Kinsey does not cook. Top of her favorite food list is a Quarter-Pounder with cheese and peanut butter and pickle sandwiches. When she ventures out for a meal she usually stops by Rosie’s Tavern. Rosie is Henry’s sister-in-law having married his brother William. Kinsey indulges Rosie’s cheap white wine that accompanies her rather unique Hungarian dishes. While Kinsey’s eating habits are not the best, she is physically fit due to her habit of jogging three-miles.
Kinsey was married and divorced twice. Her first husband, Mickey, an ex-cop appears in O is for Outlaw. Her second husband, Daniel, is a struggling musician. He left Kinsey unexpectedly, but reappears in E is for Evidence. He asks Kinsey to keep his guitar safe and this innocent request opens a host of problems for Kinsey.
Kinsey may not be currently married but she’s had several relationships throughout the series. Her main relationships included Jonah Robb, a police officer, Robert Dietz, another private eye and longtime friend Cheney Phillips, a police detective. Kinsey is a loner. Her love interests are not long-term although they sometimes reappear. Kinsey remains friends with Cheney even after their split and Jonah drops in and out of her life based on his on again-off -again marriage.
After her Aunt Gin dies, Kinsey assumed all family relationships died with her. Kinsey is shocked when she finds she has family in J is for Judgment. When she meets cousins Tasha and Lisa, she realizes the three look alike. Kinsey and Tasha form a business relationship in M Is for Malice. However, she remains reluctant to become fully involved with her new-found family. She felt they abandoned her when she was orphaned. In U is for Undertow Kinsey discovered her grandmother made efforts to raise her, but Aunt Gin concealed this fact. Kinsey finally agrees to meet Gran at a family event where her grandmother, now very frail, mistakes Kinsey for her mother.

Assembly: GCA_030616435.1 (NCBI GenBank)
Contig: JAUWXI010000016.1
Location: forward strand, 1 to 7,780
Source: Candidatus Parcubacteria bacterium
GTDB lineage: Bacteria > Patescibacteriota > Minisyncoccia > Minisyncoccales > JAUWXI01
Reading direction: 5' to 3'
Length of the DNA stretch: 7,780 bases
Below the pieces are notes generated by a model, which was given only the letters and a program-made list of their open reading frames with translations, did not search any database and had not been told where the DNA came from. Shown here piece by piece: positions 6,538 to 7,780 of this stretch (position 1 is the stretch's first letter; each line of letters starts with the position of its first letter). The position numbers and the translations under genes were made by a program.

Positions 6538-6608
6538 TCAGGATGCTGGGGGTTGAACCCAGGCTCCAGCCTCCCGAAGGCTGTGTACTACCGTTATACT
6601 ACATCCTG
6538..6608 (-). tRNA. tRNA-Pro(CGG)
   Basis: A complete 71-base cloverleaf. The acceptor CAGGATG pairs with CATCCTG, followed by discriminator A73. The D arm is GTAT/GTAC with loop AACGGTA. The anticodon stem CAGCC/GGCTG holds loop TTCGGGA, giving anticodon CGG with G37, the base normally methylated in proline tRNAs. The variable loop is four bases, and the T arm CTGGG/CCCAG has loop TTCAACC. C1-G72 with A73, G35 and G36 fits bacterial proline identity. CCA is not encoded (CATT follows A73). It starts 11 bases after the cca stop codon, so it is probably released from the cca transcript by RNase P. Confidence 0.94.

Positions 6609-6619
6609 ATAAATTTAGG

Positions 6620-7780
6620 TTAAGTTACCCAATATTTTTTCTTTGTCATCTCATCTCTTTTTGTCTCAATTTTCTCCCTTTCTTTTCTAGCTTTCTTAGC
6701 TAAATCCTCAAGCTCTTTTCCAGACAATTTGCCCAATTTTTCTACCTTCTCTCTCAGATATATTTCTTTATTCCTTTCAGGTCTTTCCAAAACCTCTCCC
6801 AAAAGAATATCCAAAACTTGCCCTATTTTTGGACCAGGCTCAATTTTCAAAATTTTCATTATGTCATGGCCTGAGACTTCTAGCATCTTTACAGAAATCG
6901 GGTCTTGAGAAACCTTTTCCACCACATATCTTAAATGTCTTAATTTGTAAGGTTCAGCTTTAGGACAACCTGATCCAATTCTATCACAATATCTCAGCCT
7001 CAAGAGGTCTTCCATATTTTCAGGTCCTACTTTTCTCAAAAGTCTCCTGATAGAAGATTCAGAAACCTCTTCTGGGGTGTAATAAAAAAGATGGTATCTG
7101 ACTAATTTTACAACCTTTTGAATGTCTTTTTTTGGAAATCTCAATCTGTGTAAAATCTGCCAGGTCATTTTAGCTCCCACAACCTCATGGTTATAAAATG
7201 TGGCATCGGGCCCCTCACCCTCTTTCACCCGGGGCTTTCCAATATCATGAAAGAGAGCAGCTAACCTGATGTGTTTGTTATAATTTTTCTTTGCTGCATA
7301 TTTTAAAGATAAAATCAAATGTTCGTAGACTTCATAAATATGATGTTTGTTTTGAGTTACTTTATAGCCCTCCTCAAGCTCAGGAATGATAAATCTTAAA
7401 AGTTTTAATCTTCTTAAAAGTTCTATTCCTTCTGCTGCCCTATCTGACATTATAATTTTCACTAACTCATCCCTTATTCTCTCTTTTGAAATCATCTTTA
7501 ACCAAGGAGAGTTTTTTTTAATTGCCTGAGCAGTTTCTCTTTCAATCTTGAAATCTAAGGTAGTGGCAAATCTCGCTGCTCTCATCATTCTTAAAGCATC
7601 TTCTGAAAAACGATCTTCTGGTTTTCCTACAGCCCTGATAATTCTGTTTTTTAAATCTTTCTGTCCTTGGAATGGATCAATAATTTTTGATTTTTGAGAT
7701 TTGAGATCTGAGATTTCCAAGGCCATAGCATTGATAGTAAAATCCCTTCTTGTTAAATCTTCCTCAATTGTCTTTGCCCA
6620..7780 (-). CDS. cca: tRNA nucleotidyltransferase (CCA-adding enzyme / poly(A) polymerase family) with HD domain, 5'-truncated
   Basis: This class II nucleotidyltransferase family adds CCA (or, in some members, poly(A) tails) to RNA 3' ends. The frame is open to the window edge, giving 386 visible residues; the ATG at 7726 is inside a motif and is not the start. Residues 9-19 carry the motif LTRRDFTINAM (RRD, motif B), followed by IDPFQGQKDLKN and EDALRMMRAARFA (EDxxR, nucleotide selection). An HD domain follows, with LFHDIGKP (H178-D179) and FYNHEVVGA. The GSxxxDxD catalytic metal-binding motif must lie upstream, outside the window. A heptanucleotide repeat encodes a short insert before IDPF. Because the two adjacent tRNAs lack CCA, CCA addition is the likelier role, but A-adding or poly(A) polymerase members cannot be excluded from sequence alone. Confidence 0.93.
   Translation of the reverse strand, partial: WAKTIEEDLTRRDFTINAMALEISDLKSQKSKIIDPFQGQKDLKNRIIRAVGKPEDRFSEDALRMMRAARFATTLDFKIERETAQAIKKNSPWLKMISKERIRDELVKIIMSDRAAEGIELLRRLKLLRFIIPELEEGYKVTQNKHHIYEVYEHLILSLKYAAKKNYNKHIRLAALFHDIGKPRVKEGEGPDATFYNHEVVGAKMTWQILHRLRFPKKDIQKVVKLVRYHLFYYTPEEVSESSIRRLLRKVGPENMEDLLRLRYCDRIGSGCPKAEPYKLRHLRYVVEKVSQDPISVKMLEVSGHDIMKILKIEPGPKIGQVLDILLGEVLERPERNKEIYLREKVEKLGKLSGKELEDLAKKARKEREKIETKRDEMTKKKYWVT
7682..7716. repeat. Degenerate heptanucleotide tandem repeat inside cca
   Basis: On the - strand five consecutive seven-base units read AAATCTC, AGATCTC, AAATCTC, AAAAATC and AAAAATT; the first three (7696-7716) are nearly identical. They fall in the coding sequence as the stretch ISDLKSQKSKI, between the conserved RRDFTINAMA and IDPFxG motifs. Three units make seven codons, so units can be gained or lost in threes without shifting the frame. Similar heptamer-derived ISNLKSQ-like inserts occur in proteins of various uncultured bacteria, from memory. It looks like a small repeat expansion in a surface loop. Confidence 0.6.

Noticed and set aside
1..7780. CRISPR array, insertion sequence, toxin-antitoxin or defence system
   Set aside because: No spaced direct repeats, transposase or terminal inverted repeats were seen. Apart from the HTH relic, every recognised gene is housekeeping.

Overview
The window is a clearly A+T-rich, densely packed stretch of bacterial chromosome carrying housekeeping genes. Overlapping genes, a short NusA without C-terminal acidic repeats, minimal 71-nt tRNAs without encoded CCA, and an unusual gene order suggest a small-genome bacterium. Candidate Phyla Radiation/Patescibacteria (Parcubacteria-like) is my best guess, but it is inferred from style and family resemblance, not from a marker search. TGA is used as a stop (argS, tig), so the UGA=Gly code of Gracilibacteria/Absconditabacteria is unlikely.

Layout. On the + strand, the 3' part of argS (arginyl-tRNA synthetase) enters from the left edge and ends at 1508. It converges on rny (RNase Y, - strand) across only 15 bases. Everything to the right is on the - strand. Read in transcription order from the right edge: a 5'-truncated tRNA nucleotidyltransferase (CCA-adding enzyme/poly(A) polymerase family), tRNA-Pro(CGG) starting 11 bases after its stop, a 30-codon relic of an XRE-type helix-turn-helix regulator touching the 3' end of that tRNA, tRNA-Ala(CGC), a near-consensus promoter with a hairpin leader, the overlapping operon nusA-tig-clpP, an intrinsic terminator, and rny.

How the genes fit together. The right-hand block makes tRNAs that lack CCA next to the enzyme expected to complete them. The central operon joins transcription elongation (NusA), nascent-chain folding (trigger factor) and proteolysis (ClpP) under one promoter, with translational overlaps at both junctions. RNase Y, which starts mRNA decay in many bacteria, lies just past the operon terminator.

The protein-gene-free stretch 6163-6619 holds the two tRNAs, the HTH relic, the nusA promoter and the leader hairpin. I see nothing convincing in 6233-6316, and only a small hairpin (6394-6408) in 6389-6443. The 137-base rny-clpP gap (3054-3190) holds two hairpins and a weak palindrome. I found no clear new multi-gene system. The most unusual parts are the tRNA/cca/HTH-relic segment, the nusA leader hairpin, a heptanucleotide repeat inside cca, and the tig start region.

Kinsey as Private Eye
Kinsey is as tough as any of her male counterparts in the field of private eyes. She has a soft spot for Henry, but she has vulnerabilities including her relationships with men. Kinsey accepts all types of jobs from missing persons, murder, robbery, arson and cold cases. Her routine insurance assignments often turn out to be more complicated. In H is for Homicide she even goes undercover and puts her life in danger to reveal an insurance fraud gang. She has escaped her own murder on more than one occasion.
She is a survivor. At the end of the day she is a good investigator who solves her cases. She has become one of the best-known female private eyes in the entire mystery genre.
While the books focus on Kinsey’s main case, Grafton often has a subplot running simultaneously. And she has a wonderful way of weaving in other elements that are part of Kinsey’s life—her current love interest, her personal tastes, family matters and memorable characters like Henry.
The End of Grafton’s Series
Perhaps this is the best way to end the popular series with Y is for Yesterday. We are left with all the wonderful yesterdays and twenty-five Kinsey Millhone adventures that have kept us entertained for so many years. And finally, a huge thank you to Sue Grafton for creating a detective named Kinsey Millhone.